China’s Economic Woes Bring Silver Lining for Global Investors

China’s lapse into deflation is fueling jitters across financial markets but money managers say it isn’t necessarily a bad thing.

(Bloomberg) — China’s lapse into deflation is fueling jitters across financial markets but money managers say it isn’t necessarily a bad thing.

Falling prices in the world’s second-largest economy are likely to translate into lower costs across the globe given China’s status as the factory of the world, according to EdenTree Investment Management and Gama Asset Management SA. Easing inflation will allow central banks to refrain from further interest-rate hikes, and possibly pivot to an easing, to shore up slowing growth.

The prospect of slower global price pressures may be one of the few upsides of China’s descent into deflation as the economy struggles to regain its footing after a post-Covid bounce faded. Inflation is likely to remain muted as a property slump and troubles in the shadow banking industry curb spending and investments by both consumers and companies.

“A weak China might bring forward the peak in monetary tightening,” said Christopher Hiorns, portfolio manager at EdenTree Investment. “It would also reduce demand for commodities which would reduce inflation pressures and may allow Western economies to run ‘hotter.’”

Inflation in the US and other countries has quickened in the years after the pandemic, cutting consumers’ purchasing power and forcing central banks to jack up interest rates. China’s predicament is different, owing to a variety of circumstances including a prolonged property slump that has hurt confidence and dented spending. The price of Chinese goods at US docks has dropped every month in 2023.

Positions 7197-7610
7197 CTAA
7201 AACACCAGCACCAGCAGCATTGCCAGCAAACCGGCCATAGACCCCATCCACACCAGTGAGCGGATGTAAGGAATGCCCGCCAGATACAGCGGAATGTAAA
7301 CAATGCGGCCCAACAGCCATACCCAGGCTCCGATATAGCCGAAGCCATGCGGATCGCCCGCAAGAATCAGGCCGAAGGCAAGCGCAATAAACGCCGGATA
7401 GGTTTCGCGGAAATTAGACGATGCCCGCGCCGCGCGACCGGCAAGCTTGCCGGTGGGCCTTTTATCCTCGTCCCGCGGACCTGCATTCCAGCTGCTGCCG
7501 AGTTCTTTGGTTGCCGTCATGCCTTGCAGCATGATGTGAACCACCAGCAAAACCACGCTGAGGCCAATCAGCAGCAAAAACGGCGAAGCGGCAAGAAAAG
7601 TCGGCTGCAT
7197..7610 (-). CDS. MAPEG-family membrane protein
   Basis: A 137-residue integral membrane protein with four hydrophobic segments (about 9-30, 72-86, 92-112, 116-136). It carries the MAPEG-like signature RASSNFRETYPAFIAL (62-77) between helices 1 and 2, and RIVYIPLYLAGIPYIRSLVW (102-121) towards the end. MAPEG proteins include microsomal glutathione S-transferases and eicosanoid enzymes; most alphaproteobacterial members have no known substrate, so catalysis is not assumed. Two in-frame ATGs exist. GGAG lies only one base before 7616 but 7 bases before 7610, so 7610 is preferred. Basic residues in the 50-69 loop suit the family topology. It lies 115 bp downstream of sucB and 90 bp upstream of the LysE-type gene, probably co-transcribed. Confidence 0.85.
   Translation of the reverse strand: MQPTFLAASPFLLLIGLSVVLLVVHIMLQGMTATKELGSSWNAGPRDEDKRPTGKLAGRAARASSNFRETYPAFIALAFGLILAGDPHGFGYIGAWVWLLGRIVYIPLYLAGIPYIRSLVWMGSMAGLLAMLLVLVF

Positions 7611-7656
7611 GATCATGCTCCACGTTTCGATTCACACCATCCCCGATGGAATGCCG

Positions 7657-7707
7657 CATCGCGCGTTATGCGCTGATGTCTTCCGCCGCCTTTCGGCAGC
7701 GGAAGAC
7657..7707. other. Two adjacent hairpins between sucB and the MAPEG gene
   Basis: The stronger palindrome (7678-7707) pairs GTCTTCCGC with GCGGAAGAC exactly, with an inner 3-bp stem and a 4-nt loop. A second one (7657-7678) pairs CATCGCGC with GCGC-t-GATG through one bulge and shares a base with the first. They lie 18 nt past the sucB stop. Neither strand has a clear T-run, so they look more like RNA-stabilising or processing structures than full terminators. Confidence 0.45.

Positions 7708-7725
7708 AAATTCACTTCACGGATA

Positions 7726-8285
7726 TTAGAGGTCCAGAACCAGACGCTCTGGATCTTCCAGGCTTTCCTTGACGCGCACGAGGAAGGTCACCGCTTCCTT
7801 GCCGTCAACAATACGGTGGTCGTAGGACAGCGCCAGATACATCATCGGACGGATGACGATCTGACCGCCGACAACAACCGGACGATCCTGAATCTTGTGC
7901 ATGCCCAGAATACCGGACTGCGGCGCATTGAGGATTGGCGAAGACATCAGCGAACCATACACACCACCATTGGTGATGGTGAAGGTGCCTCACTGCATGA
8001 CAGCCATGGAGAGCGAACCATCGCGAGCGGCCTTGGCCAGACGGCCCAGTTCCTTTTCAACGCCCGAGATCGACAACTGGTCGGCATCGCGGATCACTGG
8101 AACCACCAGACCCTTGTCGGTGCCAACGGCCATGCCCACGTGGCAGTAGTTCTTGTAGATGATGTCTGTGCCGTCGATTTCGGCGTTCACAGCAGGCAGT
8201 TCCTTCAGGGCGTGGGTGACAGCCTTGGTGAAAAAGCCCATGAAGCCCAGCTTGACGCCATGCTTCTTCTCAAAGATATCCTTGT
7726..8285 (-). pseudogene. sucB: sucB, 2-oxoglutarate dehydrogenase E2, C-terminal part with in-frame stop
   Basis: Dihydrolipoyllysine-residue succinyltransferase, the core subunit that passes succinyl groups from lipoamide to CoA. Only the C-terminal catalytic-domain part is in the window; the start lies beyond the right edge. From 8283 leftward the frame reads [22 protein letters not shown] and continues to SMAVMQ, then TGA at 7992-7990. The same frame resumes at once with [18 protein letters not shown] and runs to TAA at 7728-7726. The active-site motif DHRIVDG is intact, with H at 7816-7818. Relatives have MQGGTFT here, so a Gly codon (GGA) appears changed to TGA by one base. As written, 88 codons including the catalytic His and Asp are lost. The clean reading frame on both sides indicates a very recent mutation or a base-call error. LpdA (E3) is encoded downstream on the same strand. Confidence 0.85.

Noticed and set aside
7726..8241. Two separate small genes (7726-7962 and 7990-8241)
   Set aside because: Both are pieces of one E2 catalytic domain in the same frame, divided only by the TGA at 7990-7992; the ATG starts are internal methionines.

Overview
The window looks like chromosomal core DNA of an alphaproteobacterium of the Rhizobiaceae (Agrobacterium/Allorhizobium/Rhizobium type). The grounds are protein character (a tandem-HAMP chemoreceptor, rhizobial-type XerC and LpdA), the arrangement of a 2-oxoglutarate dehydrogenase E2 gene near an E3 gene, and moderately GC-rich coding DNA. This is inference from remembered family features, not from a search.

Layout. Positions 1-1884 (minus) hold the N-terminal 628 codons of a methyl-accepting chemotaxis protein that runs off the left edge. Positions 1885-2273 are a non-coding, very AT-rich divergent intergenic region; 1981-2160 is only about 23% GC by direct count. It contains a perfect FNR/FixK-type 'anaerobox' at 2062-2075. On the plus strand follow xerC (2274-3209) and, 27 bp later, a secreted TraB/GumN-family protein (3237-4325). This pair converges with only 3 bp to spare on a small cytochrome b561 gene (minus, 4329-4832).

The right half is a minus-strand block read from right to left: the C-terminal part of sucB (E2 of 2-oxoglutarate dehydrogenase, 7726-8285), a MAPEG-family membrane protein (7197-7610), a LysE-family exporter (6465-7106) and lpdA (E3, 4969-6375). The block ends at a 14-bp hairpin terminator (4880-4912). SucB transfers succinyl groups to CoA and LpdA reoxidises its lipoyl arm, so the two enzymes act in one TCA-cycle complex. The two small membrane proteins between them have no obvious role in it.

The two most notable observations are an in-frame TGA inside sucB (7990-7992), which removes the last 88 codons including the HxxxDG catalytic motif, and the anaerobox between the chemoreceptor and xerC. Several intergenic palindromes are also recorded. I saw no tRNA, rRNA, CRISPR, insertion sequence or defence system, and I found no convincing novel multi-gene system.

Read: Why Deflation Could Become a Welcomed Chinese Export: Next China

“The positive angle is that China’s slight deflation and slow growth will dampen inflation in the rest of the world even faster,” said Rajeev De Mello, a global macro portfolio manager at Gama Asset Management. However, a slowing China will also lead to a slowdown in Asia and Europe, he added. 

De Mello told Bloomberg Television on Tuesday that China’s export of deflation is positive for global bondholders and emerging-market assets.

To be sure, the impact of Chinese deflation on the world’s largest consumer, the US, and other trading partners may be minor and transitory. The US’ purchases of China goods has decreased, and the war in Ukraine is driving up the price of commodities such oil.

What Bloomberg economists say: 

On the current trajectory, a cushioned decline in China’s growth will have limited impact on the US economy or the Federal Reserve’s calculus. In a downside scenario, where China under-delivers on stimulus and growth spirals down, a shift to risk-off sentiment and tighter global credit conditions could tip the Fed into rate cuts sooner than expected.

Read more here.

In addition, any further stimulus from Chinese authorities may help arrest the economic downturn and put a floor under prices. The People’s Bank of China unexpectedly reduced a key interest rate by the most since 2020 on Tuesday, reflecting the growing concern about the worsening outlook. 

“The weakness of the Chinese economy and the apparent deflation are a clear dampener of global inflation,” said Gary Dugan, chief investment officer at Dalma Capital Management Ltd. “However, we don’t believe the Chinese authorities will sit back and just accept the current malaise.”

–With assistance from James Mayger and Marcus Wong.

(Adds Bloomberg economist comment)

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